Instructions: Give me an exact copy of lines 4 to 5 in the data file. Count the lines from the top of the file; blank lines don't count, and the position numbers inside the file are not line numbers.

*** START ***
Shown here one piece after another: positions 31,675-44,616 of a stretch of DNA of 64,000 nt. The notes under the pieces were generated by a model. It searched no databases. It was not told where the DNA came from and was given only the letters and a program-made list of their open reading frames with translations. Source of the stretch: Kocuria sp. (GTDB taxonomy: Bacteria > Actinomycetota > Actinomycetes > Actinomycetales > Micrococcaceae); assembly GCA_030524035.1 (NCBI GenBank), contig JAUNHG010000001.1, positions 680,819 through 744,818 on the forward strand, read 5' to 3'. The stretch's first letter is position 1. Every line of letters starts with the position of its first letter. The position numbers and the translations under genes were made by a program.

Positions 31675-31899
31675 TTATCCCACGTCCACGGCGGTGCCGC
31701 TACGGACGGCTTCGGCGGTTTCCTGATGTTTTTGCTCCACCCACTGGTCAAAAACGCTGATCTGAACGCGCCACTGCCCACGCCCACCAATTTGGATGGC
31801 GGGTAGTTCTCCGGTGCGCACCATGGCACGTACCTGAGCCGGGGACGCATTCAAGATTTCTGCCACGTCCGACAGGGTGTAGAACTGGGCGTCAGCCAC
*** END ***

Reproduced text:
31701 TACGGACGGCTTCGGCGGTTTCCTGATGTTTTTGCTCCACCCACTGGTCAAAAACGCTGATCTGAACGCGCCACTGCCCACGCCCACCAATTTGGATGGC
31801 GGGTAGTTCTCCGGTGCGCACCATGGCACGTACCTGAGCCGGGGACGCATTCAAGATTTCTGCCACGTCCGACAGGGTGTAGAACTGGGCGTCAGCCAC